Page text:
Gender based violence and child protection against Syrian Refugees in Jordan, with a focus on early marriage. Interagency assessment
UN Women launches the findings of a new study on violence and a programme for Syrian women refugees who have fled to neighbouring Jordan since the beginning of the uprising. The programme aims to increase their access to comprehensive, life-saving protection including health, psychosocial and legal services. The report finds that rates of early marriage are strikingly high (one-third are married as children), that restrictions on the mobility of women and girls limit their access to work and aid supplies, and that an alarming 83% of Syrian refugees did not know of any services available in their community for survivors of violence. Since humanitarian relief was initially directed towards refugees based in the Za’atri refugee camp (now home to more than 100,000), this GBV assessment concentrates on other communities, where two-thirds of Syrian refugees are currently residing.
The findings are based on data collected through questionnaires distributed to 613 refugees including women, girls, boys and men from different households; 34 focus group discussions held in all regions; and 45 in-depth interviews with key informants, community leaders and service providers from all regions. The report finds widespread child marriage – more than 33 per cent of participants were married when they were still children, and half of all respondents believed that the normal age of marriage for girls is under 18.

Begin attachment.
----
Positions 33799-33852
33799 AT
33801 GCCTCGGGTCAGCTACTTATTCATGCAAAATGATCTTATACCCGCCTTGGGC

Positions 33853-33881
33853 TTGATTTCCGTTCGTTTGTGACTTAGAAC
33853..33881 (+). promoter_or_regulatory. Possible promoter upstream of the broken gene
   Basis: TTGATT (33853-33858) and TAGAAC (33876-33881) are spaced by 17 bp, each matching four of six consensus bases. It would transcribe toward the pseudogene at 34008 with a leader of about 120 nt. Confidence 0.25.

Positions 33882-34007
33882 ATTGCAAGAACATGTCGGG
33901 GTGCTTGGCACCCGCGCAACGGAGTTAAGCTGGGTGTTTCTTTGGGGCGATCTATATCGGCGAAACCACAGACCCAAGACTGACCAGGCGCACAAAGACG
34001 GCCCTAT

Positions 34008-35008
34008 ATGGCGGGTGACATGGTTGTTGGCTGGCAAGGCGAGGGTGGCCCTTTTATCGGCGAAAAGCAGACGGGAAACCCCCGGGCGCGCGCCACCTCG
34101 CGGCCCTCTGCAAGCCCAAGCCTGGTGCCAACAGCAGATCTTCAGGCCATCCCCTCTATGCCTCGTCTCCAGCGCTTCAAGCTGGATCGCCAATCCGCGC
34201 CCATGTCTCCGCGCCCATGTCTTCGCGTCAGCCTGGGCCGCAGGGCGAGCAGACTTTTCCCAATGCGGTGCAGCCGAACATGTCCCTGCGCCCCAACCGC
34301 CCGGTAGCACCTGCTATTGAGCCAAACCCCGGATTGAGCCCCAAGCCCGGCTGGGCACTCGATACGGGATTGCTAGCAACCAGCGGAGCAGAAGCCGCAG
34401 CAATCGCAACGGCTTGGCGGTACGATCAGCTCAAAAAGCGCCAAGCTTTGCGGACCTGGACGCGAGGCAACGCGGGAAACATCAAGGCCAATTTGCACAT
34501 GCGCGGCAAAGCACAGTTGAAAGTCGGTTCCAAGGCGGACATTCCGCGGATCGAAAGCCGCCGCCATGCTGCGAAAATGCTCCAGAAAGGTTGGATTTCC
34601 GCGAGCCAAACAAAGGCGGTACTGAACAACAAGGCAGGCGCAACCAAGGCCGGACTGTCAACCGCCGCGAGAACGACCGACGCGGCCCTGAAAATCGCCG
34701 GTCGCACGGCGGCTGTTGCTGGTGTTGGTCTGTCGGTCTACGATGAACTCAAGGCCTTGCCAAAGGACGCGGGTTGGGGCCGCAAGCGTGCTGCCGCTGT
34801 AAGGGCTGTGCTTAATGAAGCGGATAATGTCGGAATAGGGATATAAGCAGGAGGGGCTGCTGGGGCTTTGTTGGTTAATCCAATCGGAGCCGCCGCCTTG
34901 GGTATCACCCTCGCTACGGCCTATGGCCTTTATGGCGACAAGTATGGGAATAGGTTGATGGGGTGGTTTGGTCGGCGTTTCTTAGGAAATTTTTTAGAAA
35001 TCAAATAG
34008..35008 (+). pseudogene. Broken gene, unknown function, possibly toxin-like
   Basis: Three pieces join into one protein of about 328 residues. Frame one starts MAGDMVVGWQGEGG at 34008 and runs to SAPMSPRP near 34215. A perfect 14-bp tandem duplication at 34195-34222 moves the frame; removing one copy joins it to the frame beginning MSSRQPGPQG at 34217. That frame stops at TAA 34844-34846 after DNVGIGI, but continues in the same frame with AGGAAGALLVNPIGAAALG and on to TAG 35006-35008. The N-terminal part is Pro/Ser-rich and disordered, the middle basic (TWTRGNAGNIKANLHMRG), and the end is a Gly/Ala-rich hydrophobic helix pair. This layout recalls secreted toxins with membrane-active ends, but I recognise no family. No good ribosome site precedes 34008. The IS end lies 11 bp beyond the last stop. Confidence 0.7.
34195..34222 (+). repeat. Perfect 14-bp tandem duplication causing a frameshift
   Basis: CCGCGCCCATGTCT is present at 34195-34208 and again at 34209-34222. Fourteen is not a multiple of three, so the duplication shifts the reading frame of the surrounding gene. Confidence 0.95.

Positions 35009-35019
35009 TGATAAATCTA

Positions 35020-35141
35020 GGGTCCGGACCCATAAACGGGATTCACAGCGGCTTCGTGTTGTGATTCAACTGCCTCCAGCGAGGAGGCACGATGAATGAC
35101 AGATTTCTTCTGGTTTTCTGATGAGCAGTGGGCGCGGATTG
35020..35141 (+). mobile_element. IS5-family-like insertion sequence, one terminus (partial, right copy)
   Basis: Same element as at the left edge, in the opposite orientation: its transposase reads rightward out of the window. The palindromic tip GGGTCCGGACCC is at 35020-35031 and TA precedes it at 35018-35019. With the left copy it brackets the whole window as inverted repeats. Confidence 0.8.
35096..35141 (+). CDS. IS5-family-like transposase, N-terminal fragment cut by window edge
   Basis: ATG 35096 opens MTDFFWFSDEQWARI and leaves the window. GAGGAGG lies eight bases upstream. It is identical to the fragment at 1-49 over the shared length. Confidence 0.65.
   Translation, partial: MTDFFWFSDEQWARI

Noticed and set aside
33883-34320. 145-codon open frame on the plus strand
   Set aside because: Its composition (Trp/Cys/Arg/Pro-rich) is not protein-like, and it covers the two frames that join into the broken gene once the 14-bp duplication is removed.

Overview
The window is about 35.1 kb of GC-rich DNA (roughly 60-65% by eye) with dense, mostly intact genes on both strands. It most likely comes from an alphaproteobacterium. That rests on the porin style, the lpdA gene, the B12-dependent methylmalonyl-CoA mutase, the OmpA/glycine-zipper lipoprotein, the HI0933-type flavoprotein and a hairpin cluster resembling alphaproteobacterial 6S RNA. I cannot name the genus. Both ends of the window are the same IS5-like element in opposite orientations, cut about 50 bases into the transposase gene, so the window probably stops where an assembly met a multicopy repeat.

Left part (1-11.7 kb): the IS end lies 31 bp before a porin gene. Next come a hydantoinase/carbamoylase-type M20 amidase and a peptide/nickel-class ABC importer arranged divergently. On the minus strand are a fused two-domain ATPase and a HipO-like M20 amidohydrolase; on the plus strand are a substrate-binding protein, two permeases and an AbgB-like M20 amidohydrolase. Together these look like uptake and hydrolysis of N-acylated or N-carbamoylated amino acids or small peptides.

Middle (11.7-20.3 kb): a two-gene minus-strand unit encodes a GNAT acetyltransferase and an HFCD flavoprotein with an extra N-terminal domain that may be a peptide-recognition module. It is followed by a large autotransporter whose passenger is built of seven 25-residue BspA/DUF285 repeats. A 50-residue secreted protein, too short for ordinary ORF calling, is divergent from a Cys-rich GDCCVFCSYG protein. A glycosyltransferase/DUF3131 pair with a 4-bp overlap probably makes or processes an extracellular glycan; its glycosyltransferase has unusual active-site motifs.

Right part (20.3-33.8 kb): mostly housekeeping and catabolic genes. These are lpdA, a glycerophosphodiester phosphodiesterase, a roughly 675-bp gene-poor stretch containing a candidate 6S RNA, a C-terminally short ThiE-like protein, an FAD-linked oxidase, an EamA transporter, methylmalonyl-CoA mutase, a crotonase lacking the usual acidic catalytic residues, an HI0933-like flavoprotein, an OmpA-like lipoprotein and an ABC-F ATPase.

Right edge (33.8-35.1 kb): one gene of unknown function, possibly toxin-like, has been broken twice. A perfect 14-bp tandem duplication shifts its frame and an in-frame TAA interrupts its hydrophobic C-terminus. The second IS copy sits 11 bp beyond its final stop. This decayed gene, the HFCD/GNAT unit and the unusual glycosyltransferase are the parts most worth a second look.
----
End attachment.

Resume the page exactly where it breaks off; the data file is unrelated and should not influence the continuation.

The report concludes that the longer the situation of displacement is prolonged, the greater the likelihood of higher rates of child labour for boys and early marriage for girls.
The report, led by UN Women in partnership with the Jordanian Hashemite Fund for Human Development and The Queen Zein Al-Sharaf Institute for Development (JOHUD/ ZENID), was commissioned by a joint UN task force, which also includes the UN Refugee Agency (UNHCR), the United Nations Population Fund (UNFPA) and the United Nations Children’s Fund (UNICEF), in addition to partner organizations Save the Children International, the International Rescue Committee, the Jordanian Women’s Union, and Un Ponte Per (UPP).